Don’t trust any clown, witch, and especially not the guy dressed as Michael Myers. Halloween and the spooky season are on our doorsteps, and they are not asking nicely to let them in. Kids’ consumption of sweets and TV ratings due to horror movies increase alike. The holiday of the hollowed pumpkin is the heyday of horror movies and everything that makes us shudder in fear. But why is that? We’ll talk you through a few details while showing our best creepy and spooky images, mystic ones as well, one might say.
How does horror work in our bodies
“Come, let’s sit down and put ourselves in a situation of blank uncomfortableness that makes us flinch so bad we have trouble falling asleep tonight. “Sounds questionable, doesn’t it? Anyway, many of us love horror and the movies tickling our nerves, while others shy away from visual stress and acoustic unease.
A shrill scream, unknown and unpleasant sounds, especially unexpected, put our instincts into an attention and safety mode. Goosebumps are kicking in, and adrenaline shoots through our veins, making our bodies ready to escape from danger. The fear center of our brain puts all of this in motion. It is our inner body security alert that can go off on the smallest impulse. We duck down or make a hectic step backward to avoid rapidly approaching – physical and psychological – collisions. Our conscience gives us three tools to deal with fear: fight it, flee or freeze.
Due to a second, slightly slower process, the fear-generating signal gets to our sensory cortex, our tool to define dangers more clearly and to recognize the true nature of what’s coming towards us. This process leads to clearer thinking and manifesting the final reaction – danger or false alarm.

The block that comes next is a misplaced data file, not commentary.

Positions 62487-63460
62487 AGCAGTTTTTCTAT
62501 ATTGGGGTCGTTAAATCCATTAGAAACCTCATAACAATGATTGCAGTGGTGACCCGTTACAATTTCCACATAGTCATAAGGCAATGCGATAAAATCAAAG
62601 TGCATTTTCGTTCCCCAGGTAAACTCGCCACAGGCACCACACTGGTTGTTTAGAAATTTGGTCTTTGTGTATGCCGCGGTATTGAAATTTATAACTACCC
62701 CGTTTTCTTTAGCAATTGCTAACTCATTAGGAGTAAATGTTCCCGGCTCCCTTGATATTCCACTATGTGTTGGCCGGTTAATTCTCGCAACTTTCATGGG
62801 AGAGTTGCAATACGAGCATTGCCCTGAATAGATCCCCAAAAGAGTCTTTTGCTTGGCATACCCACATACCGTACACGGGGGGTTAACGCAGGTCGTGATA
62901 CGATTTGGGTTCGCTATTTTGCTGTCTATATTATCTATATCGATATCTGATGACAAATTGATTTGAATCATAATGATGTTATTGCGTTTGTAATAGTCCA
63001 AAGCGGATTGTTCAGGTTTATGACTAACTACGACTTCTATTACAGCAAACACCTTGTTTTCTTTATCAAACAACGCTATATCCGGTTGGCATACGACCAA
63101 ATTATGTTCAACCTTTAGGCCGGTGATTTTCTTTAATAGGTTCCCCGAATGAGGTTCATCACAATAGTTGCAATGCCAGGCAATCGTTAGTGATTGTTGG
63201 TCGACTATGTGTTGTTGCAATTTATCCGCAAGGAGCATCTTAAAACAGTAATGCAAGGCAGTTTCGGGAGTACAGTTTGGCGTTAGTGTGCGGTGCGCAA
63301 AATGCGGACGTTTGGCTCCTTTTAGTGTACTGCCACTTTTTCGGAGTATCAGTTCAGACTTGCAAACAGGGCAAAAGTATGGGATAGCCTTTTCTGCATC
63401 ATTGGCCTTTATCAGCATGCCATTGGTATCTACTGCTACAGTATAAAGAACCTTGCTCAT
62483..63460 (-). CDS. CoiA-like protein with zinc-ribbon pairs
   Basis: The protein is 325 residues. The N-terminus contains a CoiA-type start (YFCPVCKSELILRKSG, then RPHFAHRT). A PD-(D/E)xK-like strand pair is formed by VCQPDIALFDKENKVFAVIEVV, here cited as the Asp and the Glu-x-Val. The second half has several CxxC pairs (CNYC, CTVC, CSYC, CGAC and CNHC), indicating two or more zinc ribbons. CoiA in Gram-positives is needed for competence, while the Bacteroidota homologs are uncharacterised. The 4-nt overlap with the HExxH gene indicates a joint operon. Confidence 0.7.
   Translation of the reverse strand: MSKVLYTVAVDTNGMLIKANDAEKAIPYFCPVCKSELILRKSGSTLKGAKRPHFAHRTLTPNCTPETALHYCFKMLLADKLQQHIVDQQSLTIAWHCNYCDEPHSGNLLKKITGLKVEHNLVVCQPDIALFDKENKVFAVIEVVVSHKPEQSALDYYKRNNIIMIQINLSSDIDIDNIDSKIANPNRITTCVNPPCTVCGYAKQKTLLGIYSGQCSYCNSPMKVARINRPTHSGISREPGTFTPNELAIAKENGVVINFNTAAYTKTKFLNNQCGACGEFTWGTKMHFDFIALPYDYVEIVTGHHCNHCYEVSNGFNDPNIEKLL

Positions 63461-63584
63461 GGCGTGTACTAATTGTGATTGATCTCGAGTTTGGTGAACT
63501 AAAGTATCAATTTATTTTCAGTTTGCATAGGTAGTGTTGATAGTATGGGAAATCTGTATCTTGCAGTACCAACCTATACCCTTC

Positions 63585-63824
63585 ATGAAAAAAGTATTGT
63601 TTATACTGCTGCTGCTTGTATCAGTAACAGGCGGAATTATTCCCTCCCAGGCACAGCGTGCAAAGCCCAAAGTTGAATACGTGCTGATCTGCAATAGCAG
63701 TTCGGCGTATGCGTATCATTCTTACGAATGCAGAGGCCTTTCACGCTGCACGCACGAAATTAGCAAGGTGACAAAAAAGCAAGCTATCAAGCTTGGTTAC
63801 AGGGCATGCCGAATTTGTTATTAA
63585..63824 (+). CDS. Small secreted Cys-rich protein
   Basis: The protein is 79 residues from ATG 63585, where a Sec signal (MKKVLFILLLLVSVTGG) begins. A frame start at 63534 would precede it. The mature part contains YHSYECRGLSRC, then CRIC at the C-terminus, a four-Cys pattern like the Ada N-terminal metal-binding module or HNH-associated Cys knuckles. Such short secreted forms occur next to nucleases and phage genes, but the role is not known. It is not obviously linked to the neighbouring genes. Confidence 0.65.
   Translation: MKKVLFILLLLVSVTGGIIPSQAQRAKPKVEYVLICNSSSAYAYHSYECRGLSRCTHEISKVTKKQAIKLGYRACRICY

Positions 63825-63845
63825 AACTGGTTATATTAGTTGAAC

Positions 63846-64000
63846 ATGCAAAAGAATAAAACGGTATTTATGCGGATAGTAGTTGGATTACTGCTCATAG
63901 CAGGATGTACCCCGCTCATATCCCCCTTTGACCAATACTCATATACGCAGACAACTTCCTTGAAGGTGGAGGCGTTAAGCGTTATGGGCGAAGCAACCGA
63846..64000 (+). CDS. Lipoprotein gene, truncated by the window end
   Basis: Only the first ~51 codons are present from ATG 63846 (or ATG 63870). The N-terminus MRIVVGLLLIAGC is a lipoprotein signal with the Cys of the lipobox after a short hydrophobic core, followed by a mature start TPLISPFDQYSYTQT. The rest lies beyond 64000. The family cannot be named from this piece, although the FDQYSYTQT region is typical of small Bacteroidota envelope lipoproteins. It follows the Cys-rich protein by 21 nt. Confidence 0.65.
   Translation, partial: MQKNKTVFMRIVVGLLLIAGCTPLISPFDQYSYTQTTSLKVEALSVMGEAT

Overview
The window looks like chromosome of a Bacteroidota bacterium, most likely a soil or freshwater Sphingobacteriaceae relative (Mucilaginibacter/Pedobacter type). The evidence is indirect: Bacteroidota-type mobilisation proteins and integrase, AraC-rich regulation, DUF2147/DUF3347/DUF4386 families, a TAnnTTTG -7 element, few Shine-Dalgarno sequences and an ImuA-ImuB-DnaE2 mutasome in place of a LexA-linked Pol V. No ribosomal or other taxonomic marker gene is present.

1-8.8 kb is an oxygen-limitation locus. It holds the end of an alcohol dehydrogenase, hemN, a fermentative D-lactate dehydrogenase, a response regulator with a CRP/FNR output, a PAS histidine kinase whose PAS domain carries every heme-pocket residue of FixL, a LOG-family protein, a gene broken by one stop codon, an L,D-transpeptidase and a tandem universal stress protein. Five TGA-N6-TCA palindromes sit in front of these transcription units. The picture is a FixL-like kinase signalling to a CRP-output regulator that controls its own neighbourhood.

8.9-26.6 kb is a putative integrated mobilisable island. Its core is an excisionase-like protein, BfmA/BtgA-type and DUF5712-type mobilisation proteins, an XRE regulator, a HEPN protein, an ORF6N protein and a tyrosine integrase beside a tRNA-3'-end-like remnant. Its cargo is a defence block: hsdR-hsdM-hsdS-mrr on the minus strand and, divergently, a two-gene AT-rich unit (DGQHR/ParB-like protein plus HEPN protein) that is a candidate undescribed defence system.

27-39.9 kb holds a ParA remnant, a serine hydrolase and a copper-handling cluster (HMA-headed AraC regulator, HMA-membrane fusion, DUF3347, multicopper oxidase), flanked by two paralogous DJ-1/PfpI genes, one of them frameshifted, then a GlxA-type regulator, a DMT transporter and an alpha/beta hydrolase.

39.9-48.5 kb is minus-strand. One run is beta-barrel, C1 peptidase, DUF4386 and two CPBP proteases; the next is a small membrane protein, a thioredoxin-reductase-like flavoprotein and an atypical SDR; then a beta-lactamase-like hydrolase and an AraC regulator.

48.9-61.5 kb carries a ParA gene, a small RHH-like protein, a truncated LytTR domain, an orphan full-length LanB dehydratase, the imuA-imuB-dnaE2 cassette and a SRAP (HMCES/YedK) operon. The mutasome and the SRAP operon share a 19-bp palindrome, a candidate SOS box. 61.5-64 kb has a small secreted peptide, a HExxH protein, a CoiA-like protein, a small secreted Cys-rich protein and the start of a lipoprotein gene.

First stress, then luck
One thing all horror movie connoisseurs and haters can agree on alike: danger and fear that make us shiver and our palms sweaty are genuinely unpleasant. These effects are the outcome of a chemic process our body starts when we are awaiting something wrong or scary to happen. When the force gets weaker, the endorphin floods back through our bodies.
The fell-good-hormone calms us down and puts us in a much more endearing mood. This shines a whole different light on horror as scary movies are the stuff some people need to get their kick. They could be called fear junkies, and we don’t mean that negatively. The entering feelings of warmth and luck after a shock can be recalled through teasing our nerves continually with building up fear and letting it go in a bang. In the end, that’s all horror movies do. We could call it a lust for fright leading us to the answer to the question of why we like to in fear?